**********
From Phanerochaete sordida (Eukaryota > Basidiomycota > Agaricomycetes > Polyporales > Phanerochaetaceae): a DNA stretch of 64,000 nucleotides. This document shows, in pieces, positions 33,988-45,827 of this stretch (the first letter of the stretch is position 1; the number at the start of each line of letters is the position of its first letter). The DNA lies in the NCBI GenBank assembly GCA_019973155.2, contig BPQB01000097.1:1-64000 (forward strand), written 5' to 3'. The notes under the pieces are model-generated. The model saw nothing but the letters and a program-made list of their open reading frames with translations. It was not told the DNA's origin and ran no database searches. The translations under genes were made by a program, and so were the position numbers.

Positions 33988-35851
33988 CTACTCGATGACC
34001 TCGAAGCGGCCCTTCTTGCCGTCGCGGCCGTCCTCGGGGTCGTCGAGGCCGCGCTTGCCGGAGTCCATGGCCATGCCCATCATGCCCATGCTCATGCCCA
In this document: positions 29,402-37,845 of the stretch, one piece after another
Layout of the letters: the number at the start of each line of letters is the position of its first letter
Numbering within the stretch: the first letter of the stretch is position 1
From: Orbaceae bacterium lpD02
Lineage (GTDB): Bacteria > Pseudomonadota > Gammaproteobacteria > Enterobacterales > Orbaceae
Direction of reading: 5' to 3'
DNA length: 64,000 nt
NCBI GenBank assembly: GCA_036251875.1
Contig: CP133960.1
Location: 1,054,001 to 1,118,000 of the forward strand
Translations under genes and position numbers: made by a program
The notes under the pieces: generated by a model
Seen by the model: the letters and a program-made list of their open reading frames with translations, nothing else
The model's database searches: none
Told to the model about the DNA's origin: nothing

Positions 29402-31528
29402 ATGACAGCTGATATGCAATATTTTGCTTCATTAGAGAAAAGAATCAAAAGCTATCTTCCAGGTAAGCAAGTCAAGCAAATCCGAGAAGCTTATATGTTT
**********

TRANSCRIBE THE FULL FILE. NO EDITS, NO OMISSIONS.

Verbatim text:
From Phanerochaete sordida (Eukaryota > Basidiomycota > Agaricomycetes > Polyporales > Phanerochaetaceae): a DNA stretch of 64,000 nucleotides. This document shows, in pieces, positions 33,988-45,827 of this stretch (the first letter of the stretch is position 1; the number at the start of each line of letters is the position of its first letter). The DNA lies in the NCBI GenBank assembly GCA_019973155.2, contig BPQB01000097.1:1-64000 (forward strand), written 5' to 3'. The notes under the pieces are model-generated. The model saw nothing but the letters and a program-made list of their open reading frames with translations. It was not told the DNA's origin and ran no database searches. The translations under genes were made by a program, and so were the position numbers.

Positions 33988-35851
33988 CTACTCGATGACC
34001 TCGAAGCGGCCCTTCTTGCCGTCGCGGCCGTCCTCGGGGTCGTCGAGGCCGCGCTTGCCGGAGTCCATGGCCATGCCCATCATGCCCATGCTCATGCCCA
In this document: positions 29,402-37,845 of the stretch, one piece after another
Layout of the letters: the number at the start of each line of letters is the position of its first letter
Numbering within the stretch: the first letter of the stretch is position 1
From: Orbaceae bacterium lpD02
Lineage (GTDB): Bacteria > Pseudomonadota > Gammaproteobacteria > Enterobacterales > Orbaceae
Direction of reading: 5' to 3'
DNA length: 64,000 nt
NCBI GenBank assembly: GCA_036251875.1
Contig: CP133960.1
Location: 1,054,001 to 1,118,000 of the forward strand
Translations under genes and position numbers: made by a program
The notes under the pieces: generated by a model
Seen by the model: the letters and a program-made list of their open reading frames with translations, nothing else
The model's database searches: none
Told to the model about the DNA's origin: nothing

Positions 29402-31528
29402 ATGACAGCTGATATGCAATATTTTGCTTCATTAGAGAAAAGAATCAAAAGCTATCTTCCAGGTAAGCAAGTCAAGCAAATCCGAGAAGCTTATATGTTT